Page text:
EToys Debacle Shouldn't Drag Down Amazon
Not all e-tailers are created equal.
In the wake of eToys' (ETYS) 72% plunge after the company announced a revenue shortfall, shares of online-retail giant Amazon.com (AMZN) were down more than 12% Monday morning. Other e-tailers such as Buy.com (BUYX) and Barnesandnoble.com (BNBN) were down by similar amounts. While many of these e-tailers are on shaky ground anyway, we think the market is overreacting in the case of Amazon, which has become eToys' major online competitor this Christmas through its alliance with Toysrus.com (TOY).
EToys' problems are mostly company-specific, and Amazon appears to be doing just fine so far this holiday season. Last week, Media Metrix released numbers showing that for the week ending December 10, online shopping sites overall increased their traffic 28% from the same period last year. Amazon's traffic was up 32% versus last year, and the site's "Delight-o-meter", which measures items sold, suggests that sales are keeping pace with that increased traffic. The company is on target to meet its revenue goal of $1 billion for the fourth quarter, or at least come very close.
In contrast, traffic at eToys for the week ending December 10 was flat compared to last year, and its traffic for the month of November was actually down 14% from a year ago. The falloff is particularly damaging because eToys had spent a lot of money on infrastructure and advertising in anticipation of higher holiday sales. Amazon, in contrast, has been able to increase traffic without spending nearly as much (in percentage terms) on marketing.
Moreover, the Media Metrix numbers show that association with a well-known offline brand is becoming more and more important. Among the top 10 sites whose traffic grew the most between December 3 and 10, eight are affilated with offline chains, including such sites as Eddiebauer.com, Walmart.com, and Radioshack.com. This makes Amazon's alliance with Toysrus.com look particularly smart: Online customers are increasingly gravitating toward brands they already know, leaving upstarts like eToys out in the cold.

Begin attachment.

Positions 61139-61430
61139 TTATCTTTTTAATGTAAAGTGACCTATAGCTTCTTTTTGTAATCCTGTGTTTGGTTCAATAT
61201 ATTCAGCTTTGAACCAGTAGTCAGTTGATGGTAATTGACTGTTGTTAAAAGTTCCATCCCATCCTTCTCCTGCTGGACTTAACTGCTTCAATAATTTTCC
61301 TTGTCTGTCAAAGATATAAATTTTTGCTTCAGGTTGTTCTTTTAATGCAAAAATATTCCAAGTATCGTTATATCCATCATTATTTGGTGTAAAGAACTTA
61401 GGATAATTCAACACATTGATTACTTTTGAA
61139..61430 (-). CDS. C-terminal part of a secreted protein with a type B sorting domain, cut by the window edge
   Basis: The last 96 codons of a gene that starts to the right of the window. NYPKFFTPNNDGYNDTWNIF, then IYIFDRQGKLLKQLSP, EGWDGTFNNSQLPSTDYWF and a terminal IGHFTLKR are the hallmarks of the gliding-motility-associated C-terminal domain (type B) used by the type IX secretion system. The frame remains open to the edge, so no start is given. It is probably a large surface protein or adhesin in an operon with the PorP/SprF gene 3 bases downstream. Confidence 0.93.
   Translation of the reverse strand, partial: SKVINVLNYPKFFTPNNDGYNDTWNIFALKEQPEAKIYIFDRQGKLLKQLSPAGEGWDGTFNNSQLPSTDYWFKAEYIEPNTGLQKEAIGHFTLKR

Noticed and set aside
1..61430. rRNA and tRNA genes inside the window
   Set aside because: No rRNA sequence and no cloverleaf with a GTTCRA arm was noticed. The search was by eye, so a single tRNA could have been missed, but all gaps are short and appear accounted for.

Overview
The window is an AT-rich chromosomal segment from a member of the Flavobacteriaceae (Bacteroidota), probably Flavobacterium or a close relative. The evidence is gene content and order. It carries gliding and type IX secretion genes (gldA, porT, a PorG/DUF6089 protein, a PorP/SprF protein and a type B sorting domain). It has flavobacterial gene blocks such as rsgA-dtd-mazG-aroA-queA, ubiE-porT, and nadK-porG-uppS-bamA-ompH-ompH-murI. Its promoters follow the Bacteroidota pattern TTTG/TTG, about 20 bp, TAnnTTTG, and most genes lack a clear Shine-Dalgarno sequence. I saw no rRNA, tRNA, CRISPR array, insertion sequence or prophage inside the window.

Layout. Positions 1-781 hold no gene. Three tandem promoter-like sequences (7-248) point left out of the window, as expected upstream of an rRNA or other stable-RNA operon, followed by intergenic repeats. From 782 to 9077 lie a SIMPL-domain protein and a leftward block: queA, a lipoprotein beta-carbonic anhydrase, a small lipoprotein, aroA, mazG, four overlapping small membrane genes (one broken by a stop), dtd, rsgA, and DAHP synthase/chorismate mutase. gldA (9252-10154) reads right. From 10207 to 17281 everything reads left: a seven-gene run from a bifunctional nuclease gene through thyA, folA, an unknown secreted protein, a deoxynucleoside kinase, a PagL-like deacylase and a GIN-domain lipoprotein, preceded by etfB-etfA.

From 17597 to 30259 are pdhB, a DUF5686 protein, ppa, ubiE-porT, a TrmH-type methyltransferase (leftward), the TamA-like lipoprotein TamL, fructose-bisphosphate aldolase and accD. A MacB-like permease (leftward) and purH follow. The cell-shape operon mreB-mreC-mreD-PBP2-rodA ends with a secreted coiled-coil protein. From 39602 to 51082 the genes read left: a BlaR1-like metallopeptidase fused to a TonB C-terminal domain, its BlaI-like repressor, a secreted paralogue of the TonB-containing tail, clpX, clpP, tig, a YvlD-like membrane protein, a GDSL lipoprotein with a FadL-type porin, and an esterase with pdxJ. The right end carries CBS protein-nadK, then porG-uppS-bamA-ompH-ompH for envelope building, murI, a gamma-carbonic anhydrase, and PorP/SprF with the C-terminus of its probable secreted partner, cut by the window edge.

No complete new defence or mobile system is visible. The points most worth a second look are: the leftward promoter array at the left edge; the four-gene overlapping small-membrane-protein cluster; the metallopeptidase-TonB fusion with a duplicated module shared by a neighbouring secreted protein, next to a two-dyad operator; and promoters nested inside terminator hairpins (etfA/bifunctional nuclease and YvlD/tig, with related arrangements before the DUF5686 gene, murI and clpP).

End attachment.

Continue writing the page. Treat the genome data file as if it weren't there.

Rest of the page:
While there are still plenty of risks associated with Amazon, we think its dominant market position is a strong positive. Whether it's a good buy at its current price depends on how fast it can grow. It will be in good shape if it can manage 30% annualized revenue growth for the next five years, a goal we think is achievable if it inks more clicks-and-mortar alliances like the Toysrus.com deal. In any case, Amazon will certainly outlast eToys, and for investors willing to take a chance, its stock is now more attractive than it was a few weeks ago.
David Kathman does not own (actual or beneficial) shares in any of the securities mentioned above. Find out about Morningstar’s editorial policies.